Yes, my point was that (if anything) the 1st gen HDD already having 1TB full of data would only give the 2nd gen HDD an advantage. I would either expect the 2nd gen HDD to show really good improvements, or really REALLY good improvements. However what I saw was what seemed to be very similar performance between the two. For what it's worth I went ahead and used Acronis to clone the contents of the 1st gen HDD to the 2nd gen. I re-ran the tests and the 2nd gen ran marginally slower than it did when it was empty. So, not very surprising.
As far as my computer's specs, I don't see how that is very important. I am comparing apples to apples.... because of the fact I am testing both HDDs on my computer. I am not comparing results across different computers with different specs. From what the original article said I expected a large performance boost between gen 1 HDD and gen 2 HDD. This was not the case when I tested them both.... holding all other variables constant (my computer).
But yes you are correct that my box isn't a dedicated benchmark setup.... so there could have been background services running. However, I ran the tests twice on each HDD. And I re-ran the tests again after I cloned the HDD's contents as well. I am not seeing any significant differences. (So I doubt my results are due to background processes.)
Thanks for the recommendations on software I could try. I am half curious about doing further investigations..... and half ready to just call it a day and return this new 2nd Gen HDD to Amazon.
Thanks for the suggestion. I'll give that a shot....... and the results are in.
I ran the test as you suggested using short strokes of 100GB. I am surprised though.... it actually shows that the 1st Gen model is a little bit FASTER than the 2nd Gen model in the random read access mode. What the heck! As far as the standard benchmark mode.... it looked the same. A 14% improvement for throughput. But I was hoping to get the improvements shown in the article in regard to random access IOPS. I figure random access would be more like my typical usage on the computer. (I can post the screenshots if you want.)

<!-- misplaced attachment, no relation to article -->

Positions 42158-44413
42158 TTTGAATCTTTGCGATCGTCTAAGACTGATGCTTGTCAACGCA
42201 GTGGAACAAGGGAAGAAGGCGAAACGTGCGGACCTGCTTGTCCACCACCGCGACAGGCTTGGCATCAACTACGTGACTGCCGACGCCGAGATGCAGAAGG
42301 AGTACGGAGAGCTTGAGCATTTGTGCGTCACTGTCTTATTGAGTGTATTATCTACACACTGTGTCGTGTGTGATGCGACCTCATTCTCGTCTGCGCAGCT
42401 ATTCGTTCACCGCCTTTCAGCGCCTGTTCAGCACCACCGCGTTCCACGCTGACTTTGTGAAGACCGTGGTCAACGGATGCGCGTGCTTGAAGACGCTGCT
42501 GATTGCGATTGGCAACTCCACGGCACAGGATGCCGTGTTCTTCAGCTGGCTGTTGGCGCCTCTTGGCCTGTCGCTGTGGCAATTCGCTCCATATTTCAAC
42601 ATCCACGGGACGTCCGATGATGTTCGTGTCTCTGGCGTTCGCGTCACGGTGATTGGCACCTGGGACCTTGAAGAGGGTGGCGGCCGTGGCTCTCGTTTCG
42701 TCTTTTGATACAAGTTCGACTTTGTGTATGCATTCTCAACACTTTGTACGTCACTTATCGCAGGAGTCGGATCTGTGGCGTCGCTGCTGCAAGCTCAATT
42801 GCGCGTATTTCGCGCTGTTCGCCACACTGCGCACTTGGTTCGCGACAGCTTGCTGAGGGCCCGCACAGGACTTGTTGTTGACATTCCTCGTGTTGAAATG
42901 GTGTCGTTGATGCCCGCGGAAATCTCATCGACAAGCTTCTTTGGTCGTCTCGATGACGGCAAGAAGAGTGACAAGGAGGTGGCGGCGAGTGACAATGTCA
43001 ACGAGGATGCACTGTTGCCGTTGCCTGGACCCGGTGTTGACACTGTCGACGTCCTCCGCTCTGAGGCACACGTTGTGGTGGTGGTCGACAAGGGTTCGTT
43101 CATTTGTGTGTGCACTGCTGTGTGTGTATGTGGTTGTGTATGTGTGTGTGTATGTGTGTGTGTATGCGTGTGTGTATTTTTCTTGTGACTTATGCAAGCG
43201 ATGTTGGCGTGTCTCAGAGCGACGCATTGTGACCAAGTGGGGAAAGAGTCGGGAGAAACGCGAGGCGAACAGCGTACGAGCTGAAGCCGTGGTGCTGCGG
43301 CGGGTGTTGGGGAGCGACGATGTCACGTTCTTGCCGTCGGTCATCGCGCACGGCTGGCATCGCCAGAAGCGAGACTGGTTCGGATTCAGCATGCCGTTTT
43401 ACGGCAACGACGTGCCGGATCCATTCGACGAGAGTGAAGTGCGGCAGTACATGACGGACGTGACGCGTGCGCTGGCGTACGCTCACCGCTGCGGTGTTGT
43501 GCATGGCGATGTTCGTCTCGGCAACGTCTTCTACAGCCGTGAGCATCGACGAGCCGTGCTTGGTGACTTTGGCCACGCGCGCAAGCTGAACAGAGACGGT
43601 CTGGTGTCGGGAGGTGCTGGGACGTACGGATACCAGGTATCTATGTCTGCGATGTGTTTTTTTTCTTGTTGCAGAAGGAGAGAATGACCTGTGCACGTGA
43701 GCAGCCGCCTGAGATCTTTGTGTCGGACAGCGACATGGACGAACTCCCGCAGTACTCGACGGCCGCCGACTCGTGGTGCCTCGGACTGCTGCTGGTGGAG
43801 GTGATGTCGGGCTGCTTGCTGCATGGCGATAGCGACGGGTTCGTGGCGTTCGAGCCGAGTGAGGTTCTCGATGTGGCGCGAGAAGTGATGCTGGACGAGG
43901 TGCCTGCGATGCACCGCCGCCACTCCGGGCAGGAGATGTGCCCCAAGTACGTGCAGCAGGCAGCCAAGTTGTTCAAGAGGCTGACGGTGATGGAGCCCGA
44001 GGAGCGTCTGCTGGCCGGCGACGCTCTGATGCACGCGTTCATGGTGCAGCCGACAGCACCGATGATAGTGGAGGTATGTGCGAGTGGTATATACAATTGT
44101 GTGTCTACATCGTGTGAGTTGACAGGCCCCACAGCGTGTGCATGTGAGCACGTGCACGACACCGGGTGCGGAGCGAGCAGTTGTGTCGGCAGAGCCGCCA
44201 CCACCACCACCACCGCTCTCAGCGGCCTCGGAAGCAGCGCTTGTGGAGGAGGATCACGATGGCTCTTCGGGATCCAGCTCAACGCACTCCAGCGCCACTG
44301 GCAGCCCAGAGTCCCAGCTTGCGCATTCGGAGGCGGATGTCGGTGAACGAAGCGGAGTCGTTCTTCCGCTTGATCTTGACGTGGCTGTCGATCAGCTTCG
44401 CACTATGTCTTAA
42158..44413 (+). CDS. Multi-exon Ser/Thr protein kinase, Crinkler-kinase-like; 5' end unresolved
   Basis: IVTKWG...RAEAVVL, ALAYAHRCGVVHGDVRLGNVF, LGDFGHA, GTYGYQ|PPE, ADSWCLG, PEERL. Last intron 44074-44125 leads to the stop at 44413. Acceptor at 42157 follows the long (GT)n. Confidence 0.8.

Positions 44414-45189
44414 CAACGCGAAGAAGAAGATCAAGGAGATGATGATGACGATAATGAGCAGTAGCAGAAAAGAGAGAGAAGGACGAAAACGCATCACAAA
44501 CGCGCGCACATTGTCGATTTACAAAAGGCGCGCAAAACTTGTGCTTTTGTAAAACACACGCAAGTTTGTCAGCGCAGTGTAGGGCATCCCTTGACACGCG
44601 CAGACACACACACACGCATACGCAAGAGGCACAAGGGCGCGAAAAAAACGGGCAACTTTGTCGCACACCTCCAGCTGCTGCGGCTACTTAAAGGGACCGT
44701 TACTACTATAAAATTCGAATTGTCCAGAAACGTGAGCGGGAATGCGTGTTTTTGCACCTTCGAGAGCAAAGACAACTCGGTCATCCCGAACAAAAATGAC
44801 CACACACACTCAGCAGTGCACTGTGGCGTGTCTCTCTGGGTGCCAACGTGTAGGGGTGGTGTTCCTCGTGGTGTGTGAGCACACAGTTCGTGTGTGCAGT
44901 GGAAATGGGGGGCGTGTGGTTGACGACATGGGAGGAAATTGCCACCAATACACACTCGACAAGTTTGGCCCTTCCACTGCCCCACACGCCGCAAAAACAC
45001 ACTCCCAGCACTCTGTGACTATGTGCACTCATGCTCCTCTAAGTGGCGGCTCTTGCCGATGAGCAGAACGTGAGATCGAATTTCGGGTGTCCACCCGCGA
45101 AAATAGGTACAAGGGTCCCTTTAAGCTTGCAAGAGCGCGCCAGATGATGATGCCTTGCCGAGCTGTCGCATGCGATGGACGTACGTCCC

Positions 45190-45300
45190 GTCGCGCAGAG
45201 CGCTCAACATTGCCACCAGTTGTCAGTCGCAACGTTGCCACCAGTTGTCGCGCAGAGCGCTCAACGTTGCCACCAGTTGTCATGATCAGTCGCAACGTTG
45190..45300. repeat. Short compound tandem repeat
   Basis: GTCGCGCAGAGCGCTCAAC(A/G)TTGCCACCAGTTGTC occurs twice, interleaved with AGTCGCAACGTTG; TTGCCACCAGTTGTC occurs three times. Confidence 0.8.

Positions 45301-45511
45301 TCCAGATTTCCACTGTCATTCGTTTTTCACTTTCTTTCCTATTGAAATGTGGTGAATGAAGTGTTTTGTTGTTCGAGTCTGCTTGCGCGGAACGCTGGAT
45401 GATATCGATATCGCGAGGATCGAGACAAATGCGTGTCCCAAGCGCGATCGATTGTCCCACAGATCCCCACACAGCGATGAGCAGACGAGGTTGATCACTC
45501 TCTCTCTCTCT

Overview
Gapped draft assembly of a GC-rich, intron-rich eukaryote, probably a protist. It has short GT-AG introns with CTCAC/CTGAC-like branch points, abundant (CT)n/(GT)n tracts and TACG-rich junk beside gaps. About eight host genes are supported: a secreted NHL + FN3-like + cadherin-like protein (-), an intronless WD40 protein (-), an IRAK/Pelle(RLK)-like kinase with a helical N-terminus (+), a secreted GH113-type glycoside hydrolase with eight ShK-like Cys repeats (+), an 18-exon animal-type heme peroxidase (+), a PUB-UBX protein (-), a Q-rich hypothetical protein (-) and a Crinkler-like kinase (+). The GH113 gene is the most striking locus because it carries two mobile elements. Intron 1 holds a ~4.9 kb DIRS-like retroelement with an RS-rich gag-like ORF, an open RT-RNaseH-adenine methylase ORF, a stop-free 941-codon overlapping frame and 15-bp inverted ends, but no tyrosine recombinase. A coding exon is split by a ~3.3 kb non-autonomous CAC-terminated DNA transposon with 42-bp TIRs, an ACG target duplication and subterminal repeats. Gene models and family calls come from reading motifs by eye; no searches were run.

I'm not particularly concerned with comparing SSDs with HDDs here. Even if many of the highest gains were still under 100 IOPS... the key thing I am trying to focus in on here is the difference shown in performance between Gen 1 and Gen 2 of this HDD. That is what I was hoping to replicate when I purchased this HDD.
I do have a SDD as my main OS drive. The purpose of this other drive is to store my media. But.... that's kind of beside the point here.... which is why I'm not getting such strong differences in performance between WD's 4TB Black Gen 1 and Gen 2.
I think you might be right about queue depths. It's too bad HDTune doesn't have an option for configuring that.... ... I might have to try some of the other software mentioned...... (sigh)
Sounds right on the STR part. In regards to the random access.... I realize I wasn't getting the same levels of IOPS as in SR's review.... but I had hoped that when comparing rev 1 with rev 2... on my computer..... they would at least show some kind of marked improvement. However.... as you and another guy have mentioned..... it could be this queue depth. I don't know too much about queue depth, but after some brief googling.... I imagine in a real world scenario I probably would have a good deal of queue depth.... HDD operations waiting in some queue to be executed.... giving the firmware a chance to shine at optimization.
I am going to try your suggestion of running the file benchmark test (HD tune doesn't have a web server test that I could see) ..... just give me a minute..... thanks for your patience. So in this File Benchmark test I did see the Rev 2 performing a lot better than Rev 1. At least there is that! :-) (if you want I can post the screenshots on this too.)
I have a SSD too.... just hoping to have a nice fast HDD to store the majority of my media. And it helps for video editing to have a little bit faster HDD performance when reading in some of the assets. (Yes I know I can do RAID to get better performance..... but I am working within my cost boundaries. And yes I have multiple hard drives in use for scratch disk, etc..)